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Curr Biol. 2001 May 15;11(10):798-802.

Separate visual representations for perception and action revealed by saccadic eye movements.

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Isitituto di Neurofisiologia del Consiglio Nazionale di Ricerca, Via G. Moruzzi 1, Pisa, Italy.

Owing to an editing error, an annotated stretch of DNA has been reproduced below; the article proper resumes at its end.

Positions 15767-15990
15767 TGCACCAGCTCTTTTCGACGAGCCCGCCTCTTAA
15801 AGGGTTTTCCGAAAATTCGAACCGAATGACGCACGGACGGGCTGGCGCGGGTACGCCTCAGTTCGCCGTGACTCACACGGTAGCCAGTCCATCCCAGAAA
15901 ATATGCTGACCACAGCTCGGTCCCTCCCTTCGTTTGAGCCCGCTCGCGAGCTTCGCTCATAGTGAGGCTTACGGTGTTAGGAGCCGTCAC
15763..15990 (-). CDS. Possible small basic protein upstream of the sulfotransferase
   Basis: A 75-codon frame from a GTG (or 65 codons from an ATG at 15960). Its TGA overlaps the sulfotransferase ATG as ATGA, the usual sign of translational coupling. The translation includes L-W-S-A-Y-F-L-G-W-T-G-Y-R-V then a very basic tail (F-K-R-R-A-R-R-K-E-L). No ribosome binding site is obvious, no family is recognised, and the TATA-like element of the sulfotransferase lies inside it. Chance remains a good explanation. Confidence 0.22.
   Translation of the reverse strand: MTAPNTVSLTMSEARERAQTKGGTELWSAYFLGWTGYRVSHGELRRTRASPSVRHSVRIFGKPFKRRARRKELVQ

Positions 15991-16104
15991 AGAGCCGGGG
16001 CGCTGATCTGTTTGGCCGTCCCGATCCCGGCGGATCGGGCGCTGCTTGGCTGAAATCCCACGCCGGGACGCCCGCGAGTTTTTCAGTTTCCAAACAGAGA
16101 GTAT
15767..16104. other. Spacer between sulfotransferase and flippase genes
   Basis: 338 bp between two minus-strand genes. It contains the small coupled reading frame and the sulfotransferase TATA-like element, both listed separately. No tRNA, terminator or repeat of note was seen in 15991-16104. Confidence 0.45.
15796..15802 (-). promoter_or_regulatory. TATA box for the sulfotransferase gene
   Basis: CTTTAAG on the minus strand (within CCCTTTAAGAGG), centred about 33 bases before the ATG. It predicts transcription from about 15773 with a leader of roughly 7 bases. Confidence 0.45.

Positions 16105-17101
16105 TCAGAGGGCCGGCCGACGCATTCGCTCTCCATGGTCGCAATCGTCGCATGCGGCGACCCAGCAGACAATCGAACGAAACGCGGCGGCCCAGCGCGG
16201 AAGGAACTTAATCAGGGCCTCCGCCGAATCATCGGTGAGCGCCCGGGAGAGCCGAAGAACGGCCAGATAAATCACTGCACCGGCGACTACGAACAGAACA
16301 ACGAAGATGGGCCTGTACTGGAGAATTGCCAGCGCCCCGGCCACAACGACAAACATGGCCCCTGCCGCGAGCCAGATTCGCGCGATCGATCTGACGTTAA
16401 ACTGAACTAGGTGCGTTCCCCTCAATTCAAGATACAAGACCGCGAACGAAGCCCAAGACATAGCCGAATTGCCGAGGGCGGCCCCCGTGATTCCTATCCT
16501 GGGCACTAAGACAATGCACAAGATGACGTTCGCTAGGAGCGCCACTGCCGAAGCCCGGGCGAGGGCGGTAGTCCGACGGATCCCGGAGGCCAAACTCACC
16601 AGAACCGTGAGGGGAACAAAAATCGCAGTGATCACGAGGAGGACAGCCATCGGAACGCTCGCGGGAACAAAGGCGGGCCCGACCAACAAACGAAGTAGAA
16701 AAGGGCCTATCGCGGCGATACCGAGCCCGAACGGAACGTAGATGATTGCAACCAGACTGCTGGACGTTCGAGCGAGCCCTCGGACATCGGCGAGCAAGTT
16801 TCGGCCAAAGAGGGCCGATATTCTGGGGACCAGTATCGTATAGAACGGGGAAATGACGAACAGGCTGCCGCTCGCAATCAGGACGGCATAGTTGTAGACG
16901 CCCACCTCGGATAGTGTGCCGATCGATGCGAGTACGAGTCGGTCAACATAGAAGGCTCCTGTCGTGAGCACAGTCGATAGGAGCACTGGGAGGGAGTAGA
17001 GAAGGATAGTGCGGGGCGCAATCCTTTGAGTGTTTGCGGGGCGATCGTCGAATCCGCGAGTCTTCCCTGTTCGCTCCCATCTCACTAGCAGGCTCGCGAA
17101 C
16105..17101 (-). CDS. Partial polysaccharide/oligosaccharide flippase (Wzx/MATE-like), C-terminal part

Some 30 years ago, Trevarthen [1] introduced the idea of two separate visual systems, a focal system for fine motor acts and an ambient system for gross body movements such as ambulation. More recent developments indicating anatomically and physiologically separate pathways in primate vision [2] have led to a different idea of separate visual systems, one for conscious perception and one for action [3]. It has received empirical support from several studies showing that pointing, reaching, and grasping can remain accurate while the perceived position or size of objects is subject to illusory distortion [4-6]. However, much of this evidence has been challenged on the grounds of methodological flaws, particularly failure to match perfectly the conditions for verbal and motor tasks and failure to replicate results [7-10]. Here we take advantage of the strong compression of perceived position that occurs around the time of saccadic eye movements [11, 12]. Under normal lighting conditions, stimuli flashed briefly over a wide range of spatial positions just before saccadic onset are neither seen nor reached for in their veridical positions, but are compressed toward the saccadic target. We validate the idea of separate systems by showing that, in the dark, subjects are able to point accurately to the correct target position, even though their verbal reports are still subject to compression.

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